All COVID-19 cases associated with Coastal GasLink outbreak deemed recovered

Outbreaks occurred at CGL project accommodation sites in Burns Lake and Nechako Local Health Areas

Syringe is prepared with one of B.C.’s first vials of Pfizer vaccine to prevent COVID-19, Victoria, Dec. 22, 2020. (B.C. government)
B.C.’s COVID-19 caseload stays steady with 465 more Tuesday

No new outbreaks in health care facilities, 12 more deaths

New Westminster TV production designer, Rick Whitfield, has designed an office in a box for British Columbians in need of a private workspace. (BC Box Office photo)
PHOTOS: B.C. man designs ‘box office’ solution for those working from home

‘A professionally designed workspace on your property, away from the distractions of home’

Chilliwack ER doctor Marc Greidanus is featured in a video, published Jan. 18, 2021, where he demonstrates and describes effectiveness of various styles of masks. (Youtube)
VIDEO: Emergency room doctor runs through pros and cons of various masks

‘We’ve been asked to wear a mask and it’s not that hard,’ Greidanus says.

(Pixabay photo)
VIDEO: Tip to Metro Vancouver transit police helps woman 4,000 km away in Ohio

Sgt. Clint Hampton says transit police were alerted to a YouTube video of the woman in mental distress

A woman types on her laptop in Miami in a Monday, Dec. 12, 2016, photo illustration. THE CANADIAN PRESS/AP/Wilfredo Lee
British Columbia government lax on cybersecurity practices, auditor reports

The audit did not highlight a specific threat, but it found breaches in cybersecurity are increasing globally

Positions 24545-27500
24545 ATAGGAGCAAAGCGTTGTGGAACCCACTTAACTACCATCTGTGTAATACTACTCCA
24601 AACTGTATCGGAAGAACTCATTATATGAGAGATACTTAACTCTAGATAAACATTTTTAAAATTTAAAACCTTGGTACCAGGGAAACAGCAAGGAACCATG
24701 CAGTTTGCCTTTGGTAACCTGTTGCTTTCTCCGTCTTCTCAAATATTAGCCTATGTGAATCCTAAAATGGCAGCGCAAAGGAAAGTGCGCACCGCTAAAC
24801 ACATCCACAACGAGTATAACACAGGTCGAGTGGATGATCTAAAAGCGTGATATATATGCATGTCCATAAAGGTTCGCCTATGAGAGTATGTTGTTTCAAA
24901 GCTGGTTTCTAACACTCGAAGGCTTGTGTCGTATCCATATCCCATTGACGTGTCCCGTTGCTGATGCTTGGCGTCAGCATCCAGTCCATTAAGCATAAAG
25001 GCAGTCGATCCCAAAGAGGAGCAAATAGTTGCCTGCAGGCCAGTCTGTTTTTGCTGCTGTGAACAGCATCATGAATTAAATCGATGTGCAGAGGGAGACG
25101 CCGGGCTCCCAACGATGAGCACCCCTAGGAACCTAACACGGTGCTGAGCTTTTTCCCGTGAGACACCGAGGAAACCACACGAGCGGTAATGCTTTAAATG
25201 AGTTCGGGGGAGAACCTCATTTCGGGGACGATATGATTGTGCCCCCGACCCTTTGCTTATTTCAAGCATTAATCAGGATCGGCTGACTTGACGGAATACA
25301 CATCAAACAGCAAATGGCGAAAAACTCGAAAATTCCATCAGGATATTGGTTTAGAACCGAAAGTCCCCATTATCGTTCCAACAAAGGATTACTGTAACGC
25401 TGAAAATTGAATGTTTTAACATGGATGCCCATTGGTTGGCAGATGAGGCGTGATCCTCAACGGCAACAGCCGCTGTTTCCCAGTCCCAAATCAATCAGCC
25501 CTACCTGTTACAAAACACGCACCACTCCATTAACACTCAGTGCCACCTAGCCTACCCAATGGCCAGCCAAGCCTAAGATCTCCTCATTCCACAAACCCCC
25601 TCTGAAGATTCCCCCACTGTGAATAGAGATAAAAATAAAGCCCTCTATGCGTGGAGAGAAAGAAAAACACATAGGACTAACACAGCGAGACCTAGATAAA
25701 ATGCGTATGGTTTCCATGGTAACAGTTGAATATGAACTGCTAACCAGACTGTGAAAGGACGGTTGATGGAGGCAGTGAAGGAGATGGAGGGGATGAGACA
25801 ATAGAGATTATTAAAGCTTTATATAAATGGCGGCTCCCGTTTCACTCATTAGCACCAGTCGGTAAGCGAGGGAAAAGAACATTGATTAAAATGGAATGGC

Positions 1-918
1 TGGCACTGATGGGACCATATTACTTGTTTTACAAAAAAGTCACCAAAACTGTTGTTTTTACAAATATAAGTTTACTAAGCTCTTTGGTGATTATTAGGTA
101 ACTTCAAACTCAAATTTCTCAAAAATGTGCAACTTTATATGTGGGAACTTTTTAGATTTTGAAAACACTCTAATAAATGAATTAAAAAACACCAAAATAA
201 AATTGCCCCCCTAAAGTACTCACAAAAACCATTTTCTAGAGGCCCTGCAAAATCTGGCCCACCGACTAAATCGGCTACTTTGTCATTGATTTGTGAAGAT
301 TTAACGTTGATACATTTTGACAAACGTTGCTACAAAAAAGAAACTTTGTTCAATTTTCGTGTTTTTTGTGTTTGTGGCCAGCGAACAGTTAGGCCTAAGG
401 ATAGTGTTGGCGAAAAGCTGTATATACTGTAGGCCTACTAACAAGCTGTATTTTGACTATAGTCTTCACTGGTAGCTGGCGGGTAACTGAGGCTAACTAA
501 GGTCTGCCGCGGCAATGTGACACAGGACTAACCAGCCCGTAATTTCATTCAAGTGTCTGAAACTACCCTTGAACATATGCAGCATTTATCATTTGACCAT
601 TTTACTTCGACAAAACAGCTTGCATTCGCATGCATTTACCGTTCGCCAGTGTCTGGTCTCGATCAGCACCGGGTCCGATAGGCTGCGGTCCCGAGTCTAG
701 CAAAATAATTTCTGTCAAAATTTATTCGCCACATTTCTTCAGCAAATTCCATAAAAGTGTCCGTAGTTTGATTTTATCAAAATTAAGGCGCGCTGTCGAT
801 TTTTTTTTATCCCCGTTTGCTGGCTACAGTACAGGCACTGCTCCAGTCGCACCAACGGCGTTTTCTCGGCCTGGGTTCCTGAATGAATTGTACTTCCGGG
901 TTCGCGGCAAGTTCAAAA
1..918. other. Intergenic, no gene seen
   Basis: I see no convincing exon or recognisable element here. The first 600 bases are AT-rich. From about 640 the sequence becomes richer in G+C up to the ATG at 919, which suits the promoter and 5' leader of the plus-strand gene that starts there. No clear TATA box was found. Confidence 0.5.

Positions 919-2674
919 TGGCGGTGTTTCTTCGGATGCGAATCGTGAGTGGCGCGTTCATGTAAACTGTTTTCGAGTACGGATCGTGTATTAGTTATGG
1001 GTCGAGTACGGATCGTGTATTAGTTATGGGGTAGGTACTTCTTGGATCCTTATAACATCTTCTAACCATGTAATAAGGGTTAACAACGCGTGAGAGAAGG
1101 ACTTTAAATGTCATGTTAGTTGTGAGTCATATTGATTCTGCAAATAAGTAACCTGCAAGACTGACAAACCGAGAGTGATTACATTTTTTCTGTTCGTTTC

Join Black Press Media and Do Some Good
Join Black Press Media and Do Some Good

Pay it Forward program supports local businesses in their community giving

Cranbrook Food Bank coordinator Deanna Kemperman, Potluck Cafe Society executive director Naved Noorani and Sunshine Coast Community Services Society executive director Catherine Leach join B.C.’s new Municipal Affairs Minister Josie Osborne on a video call about B.C. gaming grants, Jan. 19, 2021. (B.C. government)
B.C. gaming grants reorganized for COVID-19 priorities

Minister highlights community kitchens, food banks

(Pixabay photo)
‘Cocaine bananas’ arrive at Kelowna grocery stores after mix up from Colombia: RCMP

Kelowna RCMP recently concluded an international drug investigation after finding cocaine in local grocers’ banana shipments in 2019

A new video from NCCIH and BC Northern Health titled ‘Healing in Pandemic Times: Indigenous Peoples, Stigma and COVID-19’ was animated by Joanne Gervais. (Photo Provided By: NCCIH Archives)
VIDEO: Stigma against Indigenous people is a ‘social sickness’

A new short animated video is aiming to educate the public on the stigmatization

Most Read